Prepare to promote social justice in careers such as social work, criminal justice and community activism.

College of Arts & Sciences

Department of Sociology & Anthropology

Sociology

Questions?

Undergraduate Admission

(630) 637-5800

admissions@noctrl.edu

Why pursue a sociology degree at North Central College?

As a sociology student you will develop a set of perspectives and tools that can lead to a fulfilling and productive career and a life informed by an understanding of social change and social justice. Along the way, the core ideas of discipline, as well as professors and fellow students, will present intellectual challenges, inconvenient truths, and intriguing ideas- all with the intent of promoting your own developement and growth as an engaged citizen in the contemporary world.

You can also:

  • Choose a concentration in criminal justice, community studies or general sociology.
  • Learn more about the community through Community Engaged Learning projects and volunteer opportunities with organizations like WorldRelief, Circle K and North Central’s Cardinals in Action.
  • Apply for a Richter Grant to fund your research anywhere in the world.
  • Pair your interest in sociology with anthropology and complete a single combined major in sociology and anthropology.
  • Join the Alpha Kappa Delta sociology honor society.

More Department information

Sociology, B.A.

Sociology is the study of social interactions among individuals and social groups. It developed as an intellectual and moral response to the problems and possibilities brought about by the democratic and industrial revolutions of the past and the on-going challenges of promoting a just, fair and meaningful life in the present era. As a sociology student, you will develop a set of perspectives and tools that can lead to a fulfilling and productive career and a life informed by an understanding of social change and social justice. Along the way, the core ideas of the discipline, as well as professors and fellow students, will present intellectual challenges, inconvenient truths and intriguing ideas—all with the intent of promoting your own development and growth as an engaged citizen in the contemporary world.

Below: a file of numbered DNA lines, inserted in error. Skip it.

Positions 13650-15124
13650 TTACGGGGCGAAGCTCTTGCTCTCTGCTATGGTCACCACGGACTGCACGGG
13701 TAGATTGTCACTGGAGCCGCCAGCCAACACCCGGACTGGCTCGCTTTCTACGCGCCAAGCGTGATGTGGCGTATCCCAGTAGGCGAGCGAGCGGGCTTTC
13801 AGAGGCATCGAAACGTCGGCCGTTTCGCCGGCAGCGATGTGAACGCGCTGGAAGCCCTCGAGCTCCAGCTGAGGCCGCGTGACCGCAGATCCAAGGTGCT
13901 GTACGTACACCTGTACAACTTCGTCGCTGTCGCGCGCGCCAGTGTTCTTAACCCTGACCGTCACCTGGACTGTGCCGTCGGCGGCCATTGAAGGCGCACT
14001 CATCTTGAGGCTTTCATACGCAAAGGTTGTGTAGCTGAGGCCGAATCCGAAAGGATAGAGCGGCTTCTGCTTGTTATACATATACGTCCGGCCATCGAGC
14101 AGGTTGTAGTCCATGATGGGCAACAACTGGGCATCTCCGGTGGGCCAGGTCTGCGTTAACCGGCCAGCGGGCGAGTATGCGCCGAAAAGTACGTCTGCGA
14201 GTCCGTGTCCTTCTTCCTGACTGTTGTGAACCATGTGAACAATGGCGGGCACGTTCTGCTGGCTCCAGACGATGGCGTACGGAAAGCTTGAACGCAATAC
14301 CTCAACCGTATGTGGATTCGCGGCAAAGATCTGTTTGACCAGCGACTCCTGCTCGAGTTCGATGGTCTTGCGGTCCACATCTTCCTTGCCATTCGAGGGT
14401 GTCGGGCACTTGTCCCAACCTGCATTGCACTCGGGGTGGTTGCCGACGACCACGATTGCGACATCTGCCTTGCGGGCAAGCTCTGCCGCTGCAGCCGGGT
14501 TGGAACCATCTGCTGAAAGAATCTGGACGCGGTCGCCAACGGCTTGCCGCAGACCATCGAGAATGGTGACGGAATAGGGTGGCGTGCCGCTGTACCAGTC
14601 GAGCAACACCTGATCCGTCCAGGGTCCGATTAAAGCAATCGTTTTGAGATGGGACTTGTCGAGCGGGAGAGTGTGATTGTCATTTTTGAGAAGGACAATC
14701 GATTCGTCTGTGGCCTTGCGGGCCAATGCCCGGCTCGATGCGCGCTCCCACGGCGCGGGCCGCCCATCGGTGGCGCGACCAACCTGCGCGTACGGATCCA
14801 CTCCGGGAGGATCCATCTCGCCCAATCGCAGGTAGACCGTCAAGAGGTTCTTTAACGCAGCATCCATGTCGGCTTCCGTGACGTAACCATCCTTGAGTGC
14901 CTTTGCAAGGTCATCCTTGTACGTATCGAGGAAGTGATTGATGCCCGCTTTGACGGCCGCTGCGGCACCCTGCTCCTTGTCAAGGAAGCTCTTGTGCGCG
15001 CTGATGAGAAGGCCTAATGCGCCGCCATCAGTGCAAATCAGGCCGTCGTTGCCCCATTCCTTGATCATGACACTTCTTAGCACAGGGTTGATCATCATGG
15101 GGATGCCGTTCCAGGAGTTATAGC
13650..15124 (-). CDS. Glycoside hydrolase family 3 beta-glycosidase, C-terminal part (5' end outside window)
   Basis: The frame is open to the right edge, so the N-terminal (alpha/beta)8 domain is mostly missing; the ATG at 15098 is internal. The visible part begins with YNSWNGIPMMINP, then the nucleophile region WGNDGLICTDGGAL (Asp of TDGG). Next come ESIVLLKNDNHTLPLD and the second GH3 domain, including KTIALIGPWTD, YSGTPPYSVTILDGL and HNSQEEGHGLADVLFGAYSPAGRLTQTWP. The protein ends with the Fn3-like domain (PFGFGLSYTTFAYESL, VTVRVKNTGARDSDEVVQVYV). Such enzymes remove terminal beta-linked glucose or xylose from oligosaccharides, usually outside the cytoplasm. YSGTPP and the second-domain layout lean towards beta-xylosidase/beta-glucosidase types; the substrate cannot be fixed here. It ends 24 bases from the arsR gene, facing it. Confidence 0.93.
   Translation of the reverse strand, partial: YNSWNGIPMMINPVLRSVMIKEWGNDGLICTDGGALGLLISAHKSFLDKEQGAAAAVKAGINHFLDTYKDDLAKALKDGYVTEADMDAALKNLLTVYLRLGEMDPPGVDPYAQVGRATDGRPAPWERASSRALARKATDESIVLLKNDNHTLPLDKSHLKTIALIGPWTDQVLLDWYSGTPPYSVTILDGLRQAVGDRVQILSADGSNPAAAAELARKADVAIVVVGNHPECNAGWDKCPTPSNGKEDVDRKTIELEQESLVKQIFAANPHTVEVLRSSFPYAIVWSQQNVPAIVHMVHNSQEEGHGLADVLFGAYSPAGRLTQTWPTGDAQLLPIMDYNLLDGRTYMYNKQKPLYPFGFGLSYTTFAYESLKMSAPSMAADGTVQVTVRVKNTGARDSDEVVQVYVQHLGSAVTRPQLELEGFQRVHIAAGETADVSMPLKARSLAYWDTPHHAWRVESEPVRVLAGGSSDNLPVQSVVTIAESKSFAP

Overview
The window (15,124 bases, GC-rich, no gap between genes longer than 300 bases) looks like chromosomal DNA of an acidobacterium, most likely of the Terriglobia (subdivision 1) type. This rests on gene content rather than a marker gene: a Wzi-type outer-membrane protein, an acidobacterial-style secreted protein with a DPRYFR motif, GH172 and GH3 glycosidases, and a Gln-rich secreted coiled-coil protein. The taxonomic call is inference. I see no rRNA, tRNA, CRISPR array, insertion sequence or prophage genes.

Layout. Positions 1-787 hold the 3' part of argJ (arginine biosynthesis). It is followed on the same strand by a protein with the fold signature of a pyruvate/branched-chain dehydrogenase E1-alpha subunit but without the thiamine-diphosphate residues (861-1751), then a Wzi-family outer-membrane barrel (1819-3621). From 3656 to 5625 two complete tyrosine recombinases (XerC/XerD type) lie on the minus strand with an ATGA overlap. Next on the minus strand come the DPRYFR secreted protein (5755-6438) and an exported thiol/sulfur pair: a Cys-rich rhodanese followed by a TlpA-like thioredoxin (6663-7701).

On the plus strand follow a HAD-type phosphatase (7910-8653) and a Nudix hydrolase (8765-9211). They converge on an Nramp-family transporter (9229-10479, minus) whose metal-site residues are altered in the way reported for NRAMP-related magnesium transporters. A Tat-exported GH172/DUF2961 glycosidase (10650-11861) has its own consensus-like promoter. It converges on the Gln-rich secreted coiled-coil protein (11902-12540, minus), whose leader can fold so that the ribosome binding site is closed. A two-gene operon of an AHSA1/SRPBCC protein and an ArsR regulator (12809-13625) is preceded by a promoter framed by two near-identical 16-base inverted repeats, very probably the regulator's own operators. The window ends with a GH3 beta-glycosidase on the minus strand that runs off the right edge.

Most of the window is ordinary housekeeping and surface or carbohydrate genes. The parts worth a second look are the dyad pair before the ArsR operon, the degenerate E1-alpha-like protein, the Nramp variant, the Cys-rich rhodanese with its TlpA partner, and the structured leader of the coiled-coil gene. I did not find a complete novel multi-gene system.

Sociology opens up many engaging career pathways and offers valuable preparation for positions in many different types of organizational settings such as educational institutions, not-for-profit organizations, private corporations and government agencies. With a bachelor's degree in sociology, graduates are positioned to obtain and excel in occupations as urban planners, social service providers, public health workers, community liaisons, journalists, educators, admissions counselors, public relations professionals, juvenile counselors and police officers. For those students who are considering an advanced degree, sociology facilitates entry into professional programs in law, social work, public policy, theology, administration (e.g. public, business, fine arts), as well as master's and doctoral programs in sociology.

For additional programs and courses in this department, see Sociology and Anthropology.

Major Requirements

Core Courses

  • SOCI 100 - Life Chances and Choices: Introduction to Sociology

    SOCI 100 - Life Chances and Choices: Introduction to Sociology

    4.00 credit hours